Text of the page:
It was also established that there is a significant change in returns of the TASI during Ashoura when compared to periods in the rest of the year. In particular, the returns decreased by 0.007116 during Ashoura when compared to non-holiday days. There was also no significant differences in volatility in the TASI during Ashoura when compared to other periods of the year, which was shown by the Durbin-Watson statistic of 1.7249 for returns and 2.664 for volumes. It was also established that there is no significant change in volumes of the TASI during Ashoura when compared to other periods of the year. With all factors being held constant, volumes increased by 0.16659 during Ashoura when compared to non-holiday days.
In Hajj, it was observed that there are no significant changes in returns when compared to other periods of the year. Holding other factors, the returns decreased by 0.00765 during Hajj when compared to non-holiday days. It was also established that there are no significant differences in volatility in the TASI during Hajj when compared to other periods of the year, which is shown by a Durbin-Watson statistic of 1.7249 for returns and 2.664 for volumes. Finally, it was established that there are no significant changes in volumes of the TASI during Hajj when compared to other periods of the year. Holding other factors constant, it was established that volumes increase by 0.117604 during Hajj when compared to other periods of the year.
The lack of significant changes in returns in Ramadan can be explained by the presence of foreign international investors, who trade even in holidays, in the TASI (Bialkwoski et al., 2012). The presence of foreign investors can also be associated with lack of volatility of the TASI. From the research findings, investors can exploit the TASI by buying the TASI index a few days before the start of the religious festivals and sell a few days or immediately after the end. A more conservative approach is always buying the index before the start of the holidays (Ramadan, Ashoura, and Hajj) or selling after the end. Noteworthy, these strategies cannot guarantee an investor success since financial markets are extremely volatile and seasonal effects cannot fully explain all market trends.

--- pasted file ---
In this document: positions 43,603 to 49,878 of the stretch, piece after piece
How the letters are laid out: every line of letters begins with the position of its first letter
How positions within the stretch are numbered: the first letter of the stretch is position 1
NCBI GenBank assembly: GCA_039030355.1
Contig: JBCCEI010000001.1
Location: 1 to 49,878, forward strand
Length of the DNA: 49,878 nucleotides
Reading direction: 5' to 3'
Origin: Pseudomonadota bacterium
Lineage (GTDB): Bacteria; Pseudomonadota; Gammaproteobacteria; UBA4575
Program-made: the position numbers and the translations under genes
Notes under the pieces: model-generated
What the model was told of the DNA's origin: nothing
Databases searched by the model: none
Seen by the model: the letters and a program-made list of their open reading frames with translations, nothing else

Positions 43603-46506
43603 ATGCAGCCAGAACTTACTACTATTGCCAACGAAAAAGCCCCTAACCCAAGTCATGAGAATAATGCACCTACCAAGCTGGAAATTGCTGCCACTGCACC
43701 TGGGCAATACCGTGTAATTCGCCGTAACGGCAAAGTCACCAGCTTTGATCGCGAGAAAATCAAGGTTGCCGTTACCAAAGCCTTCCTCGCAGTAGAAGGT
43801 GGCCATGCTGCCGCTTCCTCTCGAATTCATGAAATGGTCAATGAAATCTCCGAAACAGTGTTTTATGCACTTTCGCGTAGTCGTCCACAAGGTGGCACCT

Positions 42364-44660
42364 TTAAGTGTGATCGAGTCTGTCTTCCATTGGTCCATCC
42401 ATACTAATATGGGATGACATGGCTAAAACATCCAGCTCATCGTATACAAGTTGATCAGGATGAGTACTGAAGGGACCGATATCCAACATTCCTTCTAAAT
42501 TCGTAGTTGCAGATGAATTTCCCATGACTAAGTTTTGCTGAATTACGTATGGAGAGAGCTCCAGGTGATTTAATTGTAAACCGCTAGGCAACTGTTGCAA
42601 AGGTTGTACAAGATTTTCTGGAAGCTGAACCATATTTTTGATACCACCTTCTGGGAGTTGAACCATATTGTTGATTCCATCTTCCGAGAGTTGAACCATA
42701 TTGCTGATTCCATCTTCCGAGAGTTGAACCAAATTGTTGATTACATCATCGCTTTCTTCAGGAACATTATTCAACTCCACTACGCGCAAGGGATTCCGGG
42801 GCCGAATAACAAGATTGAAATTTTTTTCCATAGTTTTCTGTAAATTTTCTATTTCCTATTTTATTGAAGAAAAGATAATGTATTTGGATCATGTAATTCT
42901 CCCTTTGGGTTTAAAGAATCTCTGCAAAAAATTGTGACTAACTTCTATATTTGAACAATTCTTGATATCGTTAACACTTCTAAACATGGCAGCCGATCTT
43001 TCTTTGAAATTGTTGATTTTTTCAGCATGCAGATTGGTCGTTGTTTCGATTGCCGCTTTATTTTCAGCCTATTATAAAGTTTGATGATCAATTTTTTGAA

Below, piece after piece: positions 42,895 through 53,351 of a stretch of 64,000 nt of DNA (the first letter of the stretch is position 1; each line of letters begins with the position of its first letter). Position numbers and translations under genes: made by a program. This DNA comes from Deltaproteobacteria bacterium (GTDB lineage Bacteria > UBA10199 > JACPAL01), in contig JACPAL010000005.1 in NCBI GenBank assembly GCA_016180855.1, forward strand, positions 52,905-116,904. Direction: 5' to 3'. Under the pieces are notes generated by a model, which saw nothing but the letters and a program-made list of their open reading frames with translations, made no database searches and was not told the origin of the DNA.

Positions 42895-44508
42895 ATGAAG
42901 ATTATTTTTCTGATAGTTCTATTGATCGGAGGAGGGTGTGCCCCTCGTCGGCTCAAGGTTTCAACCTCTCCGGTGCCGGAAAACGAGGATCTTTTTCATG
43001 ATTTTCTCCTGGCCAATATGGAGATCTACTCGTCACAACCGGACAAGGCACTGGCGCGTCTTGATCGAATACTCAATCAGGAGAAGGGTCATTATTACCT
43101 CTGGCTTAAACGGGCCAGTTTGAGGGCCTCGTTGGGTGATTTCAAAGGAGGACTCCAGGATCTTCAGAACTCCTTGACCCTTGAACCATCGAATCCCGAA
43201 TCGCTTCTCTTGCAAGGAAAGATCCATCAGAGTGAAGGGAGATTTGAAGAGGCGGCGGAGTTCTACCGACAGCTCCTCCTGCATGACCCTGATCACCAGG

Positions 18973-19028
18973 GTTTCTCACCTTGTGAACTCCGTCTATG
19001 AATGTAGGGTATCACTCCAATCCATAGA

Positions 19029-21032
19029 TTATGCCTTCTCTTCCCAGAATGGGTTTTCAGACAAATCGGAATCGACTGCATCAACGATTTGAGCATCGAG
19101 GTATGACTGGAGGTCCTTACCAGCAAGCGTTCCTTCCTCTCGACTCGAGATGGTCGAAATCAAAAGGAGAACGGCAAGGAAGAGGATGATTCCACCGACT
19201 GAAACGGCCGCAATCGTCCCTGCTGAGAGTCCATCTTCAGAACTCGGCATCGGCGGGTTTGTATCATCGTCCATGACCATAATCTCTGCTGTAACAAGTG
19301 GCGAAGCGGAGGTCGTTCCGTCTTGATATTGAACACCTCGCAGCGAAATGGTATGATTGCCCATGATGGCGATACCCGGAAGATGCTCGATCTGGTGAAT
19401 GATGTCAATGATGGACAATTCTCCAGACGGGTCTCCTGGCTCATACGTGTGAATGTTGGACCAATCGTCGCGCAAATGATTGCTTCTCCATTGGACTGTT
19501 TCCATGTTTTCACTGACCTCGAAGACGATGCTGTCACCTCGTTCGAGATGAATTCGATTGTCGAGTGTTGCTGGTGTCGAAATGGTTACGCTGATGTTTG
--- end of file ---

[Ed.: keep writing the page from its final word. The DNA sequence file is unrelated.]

References
Al-Islam.org, 2018, 4. Sa’y of Safa and Marwah, Retrieved from https://www.al-islam.org/rites-of-umrah-al-mufradah-nasir-makarim-shirazi/4-say-safa-and-marwah
Beit-Hallahmi, B & Argyle, M., 1997, The psychology of religious behaviour, belief and experience. Routledge, London.
Bialkowski, J., Etebari, A & Wisniewski, T 2012, ‘Fast profits: Investor sentiment and stock returns during Ramadan.’ Journal of Banking and Finance, vol. 36, pp. 835–845.
Bollerslev, T 1986, ‘Generalized autoregressive conditional heteroscedasticity.’ Journal of Econometrics, vol. 31, no. 3, pp. 307–327.
Schwartz, S 2015, Ashura in the shadow of new terrorism. Viewed 5 March 2018 < https://www.huffingtonpost.com/stephen-schwartz/ashura-in-the-shadow-of-n_b_6080320.html>